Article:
Prompted by the palpable bile of a justifiably sneering K-Punk
, I went and read Paul Morley's rim-job
of an article about U2. I was not amused.
I find it hard to disguise my dislike of Bono, and even harder to disguise my dislike of U2 fans, who somehow manage to hear something unique and interesting in the nth
iteration of that delaydelaydelay-soiledsoiledsoiled stadium pap - but there are more important matters to attend to than bitching about U2's tiny sonic-palette, or the gargantuan stage-ego of that slick-haired buffoon.
Bono's emergence over the last few years as the gurning public face of the compassionate celebrity movement to alleviate all of the world's ills (TM) has frequently caused outbreaks of total moral incomprehension from certain members of my family, with whom I have sympathy. I too have wondered how it is possible to preach charity and condemn the excessive consumption of the developed world while being a phenomenally wealthy and privileged star. Is Bono's self-righteousness so overwhelming that he doesn't see the contradiction between his ridiculous lifestyle and his message of generosity and equality? Can you legitimately complain about the commercial rape of the environment while making a living from huge world-spanning tours that require plane-loads of equipment, leaving a carbon footprint so big that the outraged are left with no option but to hope it is made sooty-flesh and stomps Bono into putrescence?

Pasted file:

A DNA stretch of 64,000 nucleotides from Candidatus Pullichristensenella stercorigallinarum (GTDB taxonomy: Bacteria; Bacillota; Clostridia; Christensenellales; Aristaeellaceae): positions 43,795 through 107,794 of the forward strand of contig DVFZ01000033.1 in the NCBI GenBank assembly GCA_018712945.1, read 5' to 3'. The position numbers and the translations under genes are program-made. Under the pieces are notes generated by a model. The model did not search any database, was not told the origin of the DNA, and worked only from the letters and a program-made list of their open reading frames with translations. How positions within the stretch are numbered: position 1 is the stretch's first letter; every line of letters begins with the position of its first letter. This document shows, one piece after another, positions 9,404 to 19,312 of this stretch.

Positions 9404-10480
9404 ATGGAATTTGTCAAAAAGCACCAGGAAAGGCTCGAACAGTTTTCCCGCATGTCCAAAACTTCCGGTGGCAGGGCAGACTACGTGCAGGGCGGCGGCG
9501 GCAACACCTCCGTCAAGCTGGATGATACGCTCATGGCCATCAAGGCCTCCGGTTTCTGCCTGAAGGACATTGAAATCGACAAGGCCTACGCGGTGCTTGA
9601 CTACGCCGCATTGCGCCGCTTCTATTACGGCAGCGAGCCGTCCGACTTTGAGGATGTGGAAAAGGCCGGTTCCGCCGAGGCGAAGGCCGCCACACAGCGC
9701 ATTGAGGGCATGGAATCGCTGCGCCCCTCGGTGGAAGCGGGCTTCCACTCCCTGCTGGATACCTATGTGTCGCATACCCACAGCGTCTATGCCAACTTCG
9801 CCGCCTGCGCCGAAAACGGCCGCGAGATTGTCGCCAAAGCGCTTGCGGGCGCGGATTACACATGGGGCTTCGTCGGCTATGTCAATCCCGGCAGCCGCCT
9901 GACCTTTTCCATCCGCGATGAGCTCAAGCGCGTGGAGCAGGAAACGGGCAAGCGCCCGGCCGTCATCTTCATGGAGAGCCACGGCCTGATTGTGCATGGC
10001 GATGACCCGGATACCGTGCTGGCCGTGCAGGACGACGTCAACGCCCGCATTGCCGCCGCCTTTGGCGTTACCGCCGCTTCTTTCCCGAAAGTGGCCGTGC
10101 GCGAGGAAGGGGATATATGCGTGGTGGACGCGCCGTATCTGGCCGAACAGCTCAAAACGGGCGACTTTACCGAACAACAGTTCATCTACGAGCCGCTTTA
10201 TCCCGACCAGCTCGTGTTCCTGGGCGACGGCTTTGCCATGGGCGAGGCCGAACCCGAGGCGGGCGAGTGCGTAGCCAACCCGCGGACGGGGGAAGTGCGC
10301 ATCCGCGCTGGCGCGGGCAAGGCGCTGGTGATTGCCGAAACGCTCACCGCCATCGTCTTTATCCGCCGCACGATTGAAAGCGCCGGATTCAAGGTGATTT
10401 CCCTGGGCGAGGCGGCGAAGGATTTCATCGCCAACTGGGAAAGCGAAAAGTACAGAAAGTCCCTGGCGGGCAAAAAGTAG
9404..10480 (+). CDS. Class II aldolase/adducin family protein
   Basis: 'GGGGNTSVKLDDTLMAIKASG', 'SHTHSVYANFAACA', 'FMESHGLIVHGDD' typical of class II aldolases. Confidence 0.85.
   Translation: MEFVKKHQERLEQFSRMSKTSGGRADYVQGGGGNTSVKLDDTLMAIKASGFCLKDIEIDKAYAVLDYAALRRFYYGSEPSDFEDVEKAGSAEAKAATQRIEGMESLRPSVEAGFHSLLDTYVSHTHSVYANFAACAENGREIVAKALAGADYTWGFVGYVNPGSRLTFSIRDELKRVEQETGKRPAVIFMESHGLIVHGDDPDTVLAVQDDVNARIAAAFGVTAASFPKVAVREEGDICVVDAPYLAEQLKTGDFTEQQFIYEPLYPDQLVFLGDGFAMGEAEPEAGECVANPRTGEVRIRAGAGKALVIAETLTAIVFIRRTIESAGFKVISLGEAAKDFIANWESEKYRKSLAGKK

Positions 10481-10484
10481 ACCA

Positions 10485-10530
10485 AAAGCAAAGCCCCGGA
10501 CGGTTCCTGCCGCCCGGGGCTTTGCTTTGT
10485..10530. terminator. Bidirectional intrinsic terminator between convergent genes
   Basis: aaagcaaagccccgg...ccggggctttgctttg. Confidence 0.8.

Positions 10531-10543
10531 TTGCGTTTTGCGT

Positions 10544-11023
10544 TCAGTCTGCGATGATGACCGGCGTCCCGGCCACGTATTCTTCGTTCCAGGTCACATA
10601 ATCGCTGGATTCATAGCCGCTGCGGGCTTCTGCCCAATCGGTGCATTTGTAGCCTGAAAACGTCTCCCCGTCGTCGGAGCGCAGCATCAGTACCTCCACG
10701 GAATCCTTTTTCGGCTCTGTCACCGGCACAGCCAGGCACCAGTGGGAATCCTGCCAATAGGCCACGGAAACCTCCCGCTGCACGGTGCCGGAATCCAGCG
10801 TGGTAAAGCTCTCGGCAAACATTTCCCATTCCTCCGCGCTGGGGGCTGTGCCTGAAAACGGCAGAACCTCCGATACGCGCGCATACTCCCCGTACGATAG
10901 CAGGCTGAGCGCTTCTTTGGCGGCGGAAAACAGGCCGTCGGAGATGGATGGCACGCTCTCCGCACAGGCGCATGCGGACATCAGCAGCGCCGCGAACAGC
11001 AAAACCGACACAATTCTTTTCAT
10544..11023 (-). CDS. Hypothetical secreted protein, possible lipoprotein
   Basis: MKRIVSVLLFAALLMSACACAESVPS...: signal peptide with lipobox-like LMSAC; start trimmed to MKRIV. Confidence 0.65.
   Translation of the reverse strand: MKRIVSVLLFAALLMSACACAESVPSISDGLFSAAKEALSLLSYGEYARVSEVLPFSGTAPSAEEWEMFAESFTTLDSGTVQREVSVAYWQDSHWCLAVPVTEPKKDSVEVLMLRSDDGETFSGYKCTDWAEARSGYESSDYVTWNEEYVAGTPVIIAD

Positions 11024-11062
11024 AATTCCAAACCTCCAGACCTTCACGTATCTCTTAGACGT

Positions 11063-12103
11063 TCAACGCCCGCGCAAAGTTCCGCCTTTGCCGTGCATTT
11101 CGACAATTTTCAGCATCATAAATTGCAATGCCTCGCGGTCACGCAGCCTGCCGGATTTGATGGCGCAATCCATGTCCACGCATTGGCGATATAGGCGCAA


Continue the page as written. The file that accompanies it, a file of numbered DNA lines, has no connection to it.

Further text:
Rather than this phenomenon being the revival of charity, I am led to wonder instead if this is not the blossoming of a new and extraordinary greed. I do not see Bono inviting George Bush and other national leaders to tax the unholy fuck out of him and his troupe of weeping celebrities for hire (see Joss tear up at the sight of the bulging-eyed child!), instead, I see a man who would like to maintain his extravagant lifestyle, while enjoying the moral capital of his righteousness. What the celebrity appearance asks of us is that we respond to their donation of time, with a donation of money, but internal to this exchange is the assumption that Bono's time is worth more than that of ordinary people, and the only way this can be accommodated is through equating Bono the celebrity and Bono the man. To collude with celebrity fundraising is to be part of an obscene cult in which the person at the end of the phone with their credit card bears the entire weight of the enterprise - the weight of saving the world, and the weight of feeding the ever-swelling egos of the maniac figureheads. Bono and those who will inevitably follow in his wake must not be allowed to grow fat on this acclaim, free as it is from cost and responsibility.
A choice must be made: no one should be able to enjoy both excessive financial and moral capital - the two are not compatible. If Bono wants to be treated as a great moral leader, we should demand a sacrifice.